A grandpa remembers winter

When I was 8, the snow raced ahead of a growling, snarling wind and tumbled in huge drifts behind the chicken house and across the lane leading to the front gate. Its dry breath turned the surface of the snow into a crust as hard as peanut brittle. It birthed a thousand babies and sent them as icy chills through the walls of the old frame house and into my bedroom.
The chills crept under my bed, sneaked into my closet, wiggled into my dresser, found my clothes, and sucked out every bit of warmth. When it finished with my room, I knew it would encircle the wash basin in the hallway and coat the water with ice the thickness of my little finger.
I snuggled down, shivered, and feared the moment I’d have to climb out of bed and put on those chilly clothes. Outside, Jack Frost climbed the walls and with his frigid brush painted glistening white pictures on every window. The mercury in the thermometer retreated into the bulb at the bottom and the trees in the grove groaned in agony.
When I was 8, the school van slid over the snowy roads on sleigh runners behind two big horses who wore their breath like icy beards clinging to their jaws. The van travelled without headlamp or taillight in the early-morning prairie darkness. We scraped Jack Frost’s artwork from the window pane and peered into the inky early morning to watch for the signal from the driver’s flashlight as the van descended into the coulee a half mile away.
When we saw it, Mother wrapped our scarves around our faces, helped button our coats and tie down the earflaps on our hats. We snapped shut the clasps on our boots, grabbed our lunch buckets and mitts, and hurried out the door. After climbing over drifts, breaking through the snow’s crust, and sliding down the coulee bank on our bottoms, we climbed into the van.
The driver pushed a stick of wood into the little stove that glowed red hot, jiggled the reins, and we began our two-hour ride to school to the merry sound of sleigh bells.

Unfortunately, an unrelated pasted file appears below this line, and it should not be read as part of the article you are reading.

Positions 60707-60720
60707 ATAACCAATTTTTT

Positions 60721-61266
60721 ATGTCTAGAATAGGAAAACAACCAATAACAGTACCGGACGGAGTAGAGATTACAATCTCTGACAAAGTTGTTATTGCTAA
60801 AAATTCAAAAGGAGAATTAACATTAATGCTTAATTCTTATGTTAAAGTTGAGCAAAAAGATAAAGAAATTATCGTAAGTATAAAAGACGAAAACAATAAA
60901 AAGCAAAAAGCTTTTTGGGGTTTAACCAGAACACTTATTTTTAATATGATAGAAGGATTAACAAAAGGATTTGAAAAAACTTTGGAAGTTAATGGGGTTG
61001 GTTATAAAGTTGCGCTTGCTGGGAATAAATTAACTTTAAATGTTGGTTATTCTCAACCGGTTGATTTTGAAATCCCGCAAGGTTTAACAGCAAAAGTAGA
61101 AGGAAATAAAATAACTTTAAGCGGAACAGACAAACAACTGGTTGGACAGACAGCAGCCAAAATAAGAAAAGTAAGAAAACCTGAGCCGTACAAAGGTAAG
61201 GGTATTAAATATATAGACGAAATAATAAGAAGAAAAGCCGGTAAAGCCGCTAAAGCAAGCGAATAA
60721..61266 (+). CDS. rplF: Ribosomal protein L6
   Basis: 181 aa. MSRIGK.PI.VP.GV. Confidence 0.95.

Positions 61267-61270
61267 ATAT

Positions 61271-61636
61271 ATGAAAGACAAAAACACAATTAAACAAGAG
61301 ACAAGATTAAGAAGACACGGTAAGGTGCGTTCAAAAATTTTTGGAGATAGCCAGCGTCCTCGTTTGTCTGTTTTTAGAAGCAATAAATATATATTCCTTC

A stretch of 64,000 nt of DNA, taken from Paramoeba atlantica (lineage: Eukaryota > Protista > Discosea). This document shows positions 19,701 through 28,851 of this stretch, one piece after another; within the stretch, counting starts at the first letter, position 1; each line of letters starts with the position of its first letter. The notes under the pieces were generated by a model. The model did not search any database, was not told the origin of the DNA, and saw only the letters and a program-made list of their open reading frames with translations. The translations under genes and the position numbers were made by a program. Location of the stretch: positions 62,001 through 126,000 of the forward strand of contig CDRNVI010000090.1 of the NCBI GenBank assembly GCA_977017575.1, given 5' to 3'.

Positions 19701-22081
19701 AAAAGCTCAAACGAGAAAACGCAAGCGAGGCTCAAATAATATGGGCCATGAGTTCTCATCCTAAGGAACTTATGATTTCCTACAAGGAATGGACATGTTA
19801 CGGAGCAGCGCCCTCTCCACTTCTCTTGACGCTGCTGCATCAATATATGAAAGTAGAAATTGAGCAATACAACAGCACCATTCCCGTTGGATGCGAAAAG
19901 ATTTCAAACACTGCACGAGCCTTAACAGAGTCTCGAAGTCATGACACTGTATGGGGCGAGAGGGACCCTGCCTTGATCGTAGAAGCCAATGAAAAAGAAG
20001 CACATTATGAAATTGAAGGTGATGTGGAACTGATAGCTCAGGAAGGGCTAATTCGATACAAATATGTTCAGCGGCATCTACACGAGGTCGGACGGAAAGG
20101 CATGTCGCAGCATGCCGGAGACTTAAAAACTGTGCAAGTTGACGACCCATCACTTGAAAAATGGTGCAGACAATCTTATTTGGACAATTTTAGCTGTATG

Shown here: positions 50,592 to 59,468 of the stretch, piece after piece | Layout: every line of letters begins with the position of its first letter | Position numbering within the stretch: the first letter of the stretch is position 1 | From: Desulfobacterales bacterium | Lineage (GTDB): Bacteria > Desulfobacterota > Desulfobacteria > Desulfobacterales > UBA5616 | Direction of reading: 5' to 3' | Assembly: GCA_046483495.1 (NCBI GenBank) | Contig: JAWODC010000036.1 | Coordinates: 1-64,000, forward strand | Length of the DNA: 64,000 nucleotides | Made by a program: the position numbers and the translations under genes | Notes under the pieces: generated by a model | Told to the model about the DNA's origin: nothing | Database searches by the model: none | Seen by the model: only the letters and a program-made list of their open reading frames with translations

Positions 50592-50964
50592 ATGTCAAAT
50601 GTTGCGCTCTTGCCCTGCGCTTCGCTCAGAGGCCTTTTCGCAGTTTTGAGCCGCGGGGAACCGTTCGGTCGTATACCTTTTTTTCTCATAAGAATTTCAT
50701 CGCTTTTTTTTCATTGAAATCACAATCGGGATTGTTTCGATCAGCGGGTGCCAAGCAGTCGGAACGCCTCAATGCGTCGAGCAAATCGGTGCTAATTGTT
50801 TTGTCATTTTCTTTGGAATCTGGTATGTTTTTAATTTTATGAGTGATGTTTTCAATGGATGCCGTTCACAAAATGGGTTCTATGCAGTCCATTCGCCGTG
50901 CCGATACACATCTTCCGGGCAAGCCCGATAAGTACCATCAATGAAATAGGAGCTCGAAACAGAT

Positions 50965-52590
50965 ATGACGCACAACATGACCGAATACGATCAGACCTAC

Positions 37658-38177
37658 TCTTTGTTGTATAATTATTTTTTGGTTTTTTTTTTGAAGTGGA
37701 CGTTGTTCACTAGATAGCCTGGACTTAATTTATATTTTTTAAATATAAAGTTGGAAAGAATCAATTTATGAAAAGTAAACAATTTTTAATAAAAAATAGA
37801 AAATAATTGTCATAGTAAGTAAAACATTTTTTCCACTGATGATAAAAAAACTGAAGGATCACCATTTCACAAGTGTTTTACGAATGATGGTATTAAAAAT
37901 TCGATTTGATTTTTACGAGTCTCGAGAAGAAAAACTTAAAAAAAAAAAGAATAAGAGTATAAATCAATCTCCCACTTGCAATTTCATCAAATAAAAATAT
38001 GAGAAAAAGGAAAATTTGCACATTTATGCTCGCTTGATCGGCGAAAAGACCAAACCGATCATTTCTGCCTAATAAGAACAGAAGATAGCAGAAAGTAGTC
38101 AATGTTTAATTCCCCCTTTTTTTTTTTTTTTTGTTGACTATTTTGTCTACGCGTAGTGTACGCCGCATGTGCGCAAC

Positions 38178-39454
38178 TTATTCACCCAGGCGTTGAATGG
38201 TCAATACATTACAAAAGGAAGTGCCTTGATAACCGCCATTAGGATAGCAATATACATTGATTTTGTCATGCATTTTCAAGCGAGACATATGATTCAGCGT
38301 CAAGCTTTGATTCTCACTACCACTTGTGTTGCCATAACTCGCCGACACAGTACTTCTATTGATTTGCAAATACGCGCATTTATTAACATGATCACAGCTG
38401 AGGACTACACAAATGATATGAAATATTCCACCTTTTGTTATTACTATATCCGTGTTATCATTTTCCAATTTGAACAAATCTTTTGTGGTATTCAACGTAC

When I was 8 on a winter weekend, with the help of neighbour kids, we muscled the snow from the pond in the coulee bottom, exposing its icy face to the frowning, grey-blue winter sky. We’d pushed and shovelled, scraped and groaned, and piled snow into walls around our rink-for-a-night. With axe and saw, we dismembered a dead poplar, dragged its severed parts to the edge of the pond, and built them into a pyramid-shaped bonfire. When daylight faded and the moon and stars turned the heavens into a massive display of God’s handiwork, the people came.
They parked their ancient cars in the yard and their teams in the barn or shed. They walked down the hill with skates tossed over shoulders and friendship lodged in their hearts. They skated in pairs or raced each other.
They played crack-the-whip with me always on the end to go spinning into a snow pile. I’d stand by the fire long enough to dry the intruding snow from my clothes, and then back I’d go for more. I hated the cold and the tumbles and my ill-fitting skates, but I craved the comradeship.  When I was 8, the world turned more slowly, winters felt colder, friendships burned hotter, money rarely intruded into our lives, stars glowed brighter, and life danced from one adventure to another. 
When I was 8 in the wintertime. 

Ray Wiseman